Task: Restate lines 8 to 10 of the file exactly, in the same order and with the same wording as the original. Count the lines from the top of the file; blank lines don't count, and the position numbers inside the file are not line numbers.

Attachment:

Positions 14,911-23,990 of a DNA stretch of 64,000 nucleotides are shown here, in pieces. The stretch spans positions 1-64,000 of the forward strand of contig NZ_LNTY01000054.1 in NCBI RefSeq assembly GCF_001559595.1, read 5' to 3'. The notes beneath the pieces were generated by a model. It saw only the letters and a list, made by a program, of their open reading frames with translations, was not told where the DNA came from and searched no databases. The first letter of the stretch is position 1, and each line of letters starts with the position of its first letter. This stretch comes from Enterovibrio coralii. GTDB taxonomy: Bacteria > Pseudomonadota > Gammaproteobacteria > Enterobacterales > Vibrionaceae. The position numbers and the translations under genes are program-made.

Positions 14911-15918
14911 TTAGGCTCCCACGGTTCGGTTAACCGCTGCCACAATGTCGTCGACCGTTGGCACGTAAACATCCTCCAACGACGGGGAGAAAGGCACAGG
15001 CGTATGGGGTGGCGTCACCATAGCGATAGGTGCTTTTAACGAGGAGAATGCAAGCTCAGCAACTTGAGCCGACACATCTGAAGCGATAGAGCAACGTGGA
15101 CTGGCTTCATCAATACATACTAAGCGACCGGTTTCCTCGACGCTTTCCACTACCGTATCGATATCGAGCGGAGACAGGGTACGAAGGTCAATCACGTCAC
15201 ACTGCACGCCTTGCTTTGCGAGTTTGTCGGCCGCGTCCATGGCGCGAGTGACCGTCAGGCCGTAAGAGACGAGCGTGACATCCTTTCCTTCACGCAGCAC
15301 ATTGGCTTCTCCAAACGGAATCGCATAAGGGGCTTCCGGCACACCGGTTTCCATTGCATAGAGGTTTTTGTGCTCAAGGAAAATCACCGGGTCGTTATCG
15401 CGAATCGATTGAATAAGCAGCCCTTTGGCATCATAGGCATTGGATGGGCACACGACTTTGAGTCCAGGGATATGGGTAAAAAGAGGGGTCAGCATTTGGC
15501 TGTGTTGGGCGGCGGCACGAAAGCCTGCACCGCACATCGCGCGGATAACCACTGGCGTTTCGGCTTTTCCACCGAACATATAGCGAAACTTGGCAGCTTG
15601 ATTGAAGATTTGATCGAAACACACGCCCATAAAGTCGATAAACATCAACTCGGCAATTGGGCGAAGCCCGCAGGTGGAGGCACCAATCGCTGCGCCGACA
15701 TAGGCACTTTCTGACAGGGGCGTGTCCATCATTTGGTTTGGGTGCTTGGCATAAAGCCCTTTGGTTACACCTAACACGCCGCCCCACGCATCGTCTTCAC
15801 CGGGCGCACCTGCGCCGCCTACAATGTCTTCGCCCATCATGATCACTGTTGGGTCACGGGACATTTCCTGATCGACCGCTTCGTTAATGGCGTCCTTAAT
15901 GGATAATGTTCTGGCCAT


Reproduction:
15401 CGAATCGATTGAATAAGCAGCCCTTTGGCATCATAGGCATTGGATGGGCACACGACTTTGAGTCCAGGGATATGGGTAAAAAGAGGGGTCAGCATTTGGC
15501 TGTGTTGGGCGGCGGCACGAAAGCCTGCACCGCACATCGCGCGGATAACCACTGGCGTTTCGGCTTTTCCACCGAACATATAGCGAAACTTGGCAGCTTG
15601 ATTGAAGATTTGATCGAAACACACGCCCATAAAGTCGATAAACATCAACTCGGCAATTGGGCGAAGCCCGCAGGTGGAGGCACCAATCGCTGCGCCGACA